My friends -- and, I suppose, friends of friends, etc. -- have begun a chain letter-esque "15 books" list.
The point is to list 15 books that your mind wanders back to again and again. Not necessarily the best books you've ever read, or your favourite books of all time. Just the ones that immediately come to mind, that perhaps you talk about a lot, the ones that have nested so far in your head they are part of who you are.
Briefly, my friend TSS's list begins with these five:
No Country For Old Men
The English Patient
What Is The What
Go Jump In The Pool
While my friend R's list starts:
The Sword of Shannara
The Amazing Adventures of Kavalier and Clay
The English Patient
Infinite Jest (Also, Consider the Lobster and A Supposedly Fun Thing I'll Never Do Again)
Granta 33: What Went Wrong?
And here is my complete list with -- bonus! -- explanations:
At the end of the day, I have to say Austen's last novel is my favourite. Yes, the plight of Anne Elliot -- she of disappeared bloom and waiting around for Capt. Wentworth -- can read a little slow. And Austen goes into overdrive to wrap it all up in happily ever after. But under all that, under the boy-meets-girl, away from the fairy tale, lies layers of character development and painful, cringe-worthy, gut-wrenching human interaction.
Speaking of gut-wrenching. Teen and pre-teen girl drama haunt a woman's whole life in this Atwood classic.
Message from Nam
Yes. This was written by Danielle Steele. This is where we judge me freely for liking a Danielle Steele novel. But my defense? I was about 12 when I read this. And when you're a 12-year-old girl who dreams of becoming a reporter, the story of a war correspondent in Vietnam is something like a super hero comic book.
Fighting for Canada
This Diane Francis book about Quebec's separation movement was probably the first piece of non-fiction I read without a teacher breathing down my neck. I was fascinated by all things related to the 1995 referendum for years -- including all the newspapers my dad sent me from Montreal, English and French -- and as far as I'm concerned this book pushed me in the direction of political reporting years down the road.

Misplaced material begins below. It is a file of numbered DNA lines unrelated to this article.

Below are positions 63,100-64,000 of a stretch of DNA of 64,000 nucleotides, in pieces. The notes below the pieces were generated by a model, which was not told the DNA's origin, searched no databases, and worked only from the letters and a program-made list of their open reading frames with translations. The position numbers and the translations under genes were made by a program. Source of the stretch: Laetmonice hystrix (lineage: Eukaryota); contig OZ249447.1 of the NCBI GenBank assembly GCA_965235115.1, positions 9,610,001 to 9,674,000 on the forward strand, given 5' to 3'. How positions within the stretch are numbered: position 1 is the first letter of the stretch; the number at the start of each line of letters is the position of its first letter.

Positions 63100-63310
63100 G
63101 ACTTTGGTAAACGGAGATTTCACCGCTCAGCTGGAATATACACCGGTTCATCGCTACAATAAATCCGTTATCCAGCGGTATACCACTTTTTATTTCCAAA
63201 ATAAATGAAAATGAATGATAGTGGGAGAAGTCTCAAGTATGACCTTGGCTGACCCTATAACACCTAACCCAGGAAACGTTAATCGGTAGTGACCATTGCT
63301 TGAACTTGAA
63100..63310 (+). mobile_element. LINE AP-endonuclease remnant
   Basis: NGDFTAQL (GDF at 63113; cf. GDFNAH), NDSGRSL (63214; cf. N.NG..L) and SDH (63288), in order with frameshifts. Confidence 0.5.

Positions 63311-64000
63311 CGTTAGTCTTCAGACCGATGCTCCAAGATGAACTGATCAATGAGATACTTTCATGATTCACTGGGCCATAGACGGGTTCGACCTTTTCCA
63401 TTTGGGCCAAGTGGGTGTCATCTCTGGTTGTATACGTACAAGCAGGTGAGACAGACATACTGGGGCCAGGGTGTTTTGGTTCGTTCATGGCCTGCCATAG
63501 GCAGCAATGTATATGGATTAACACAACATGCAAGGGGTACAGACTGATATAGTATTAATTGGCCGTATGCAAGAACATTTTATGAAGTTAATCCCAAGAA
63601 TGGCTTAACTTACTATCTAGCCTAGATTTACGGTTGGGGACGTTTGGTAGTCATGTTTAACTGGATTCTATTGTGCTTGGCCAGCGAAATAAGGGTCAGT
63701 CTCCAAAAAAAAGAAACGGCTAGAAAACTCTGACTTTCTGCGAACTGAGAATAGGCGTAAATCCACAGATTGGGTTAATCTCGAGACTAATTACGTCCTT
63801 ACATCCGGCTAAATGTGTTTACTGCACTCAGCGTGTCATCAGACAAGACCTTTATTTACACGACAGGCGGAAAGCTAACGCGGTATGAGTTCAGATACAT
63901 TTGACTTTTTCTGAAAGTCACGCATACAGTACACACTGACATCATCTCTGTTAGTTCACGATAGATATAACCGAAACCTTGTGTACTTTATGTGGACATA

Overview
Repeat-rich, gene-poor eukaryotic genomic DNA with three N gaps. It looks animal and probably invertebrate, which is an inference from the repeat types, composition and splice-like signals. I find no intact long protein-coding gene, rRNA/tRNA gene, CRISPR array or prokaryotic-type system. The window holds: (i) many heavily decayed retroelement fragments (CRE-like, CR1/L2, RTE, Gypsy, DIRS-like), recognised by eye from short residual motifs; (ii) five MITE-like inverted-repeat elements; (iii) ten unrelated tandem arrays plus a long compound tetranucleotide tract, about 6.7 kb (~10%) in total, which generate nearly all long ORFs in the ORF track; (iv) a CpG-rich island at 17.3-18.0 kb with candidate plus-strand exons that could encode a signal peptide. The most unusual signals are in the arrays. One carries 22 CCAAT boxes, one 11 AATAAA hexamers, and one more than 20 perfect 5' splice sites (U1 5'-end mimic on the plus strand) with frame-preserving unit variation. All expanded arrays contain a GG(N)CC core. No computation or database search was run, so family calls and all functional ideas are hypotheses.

The Vagina Monologues
Cunt! That's right. I said it. Out loud. Kind of. Eve Ensler's collection is a must-read for empowered women everywhere.
I successfully gave up chocolate for a year thanks to this Carol Off investigation.
Late Nights on Air
How awesome is Elizabeth Hay? In this book, she actually captures Yellowknife and puts it on the page for everyone in the world to enjoy. Granted, I have only ever been in Yellowknife for about five days altogether. So maybe I'm not the best expert. But when I was there, I couldn't stop thinking about the world Hay created.
Gone With The Wind
"Fiddle dee-dee. Tomorrow is another day." Actually a thing I say, more than a decade after discovering an author can have enough guts not to give her hero and heroine a happy ending.
The Queen's Fool
Philippa Gregory + history of the United Kingdom + romance = Unforgettable.
Fact: Henry Fielding is the only man to sneak onto this list. Also, his is one of the first English novels that looks like the kind of novel you'd read today. Tom Jones is the perfect haphazard, accidental lady's man. He's a 17th century hero, yes. But you know who else he might be? Rob Lowe in St. Elmo's Fire. Bret in Flight of the Conchords. Matthew McConnaughey in everything.
Pride and Prejudice
Wanted: Mr. Darcy. Nuff said.
The Diary of Anne Frank
The ultimate proof, I think, that the mundane details are what pull you into a book. So, I was 10 years old, and here was this girl who talked about boys and crushes. And then, this girl I totally got was in the middle of a tragedy I could barely wrap my head around. To this day.
Anne of Green Gables
I learned about Tennyson -- my favourite author -- from this book. When Anne floats down the river in a boat? And nearly dies? Classic.
Rilla of Ingleside
This is L.M. Montgomery's ode to Canada, to pacifism, to Harlequin-esque romance.
Ok, this is weird. But every sex scene in this Judy Blume book -- for adults, obviously -- is super memorable. I know, it's weird. But it sticks with you. Read the book, and you'll find yourself thinking about how one might lay down towels in a hotel bathtub. Or best ways to do it in the front seat of a truck.
What I missed.... The Bell Jar. The Diviners. The Wars. The Piano Man's Daughter. (Ha! Two Timothy Findley books! I do like male authors!)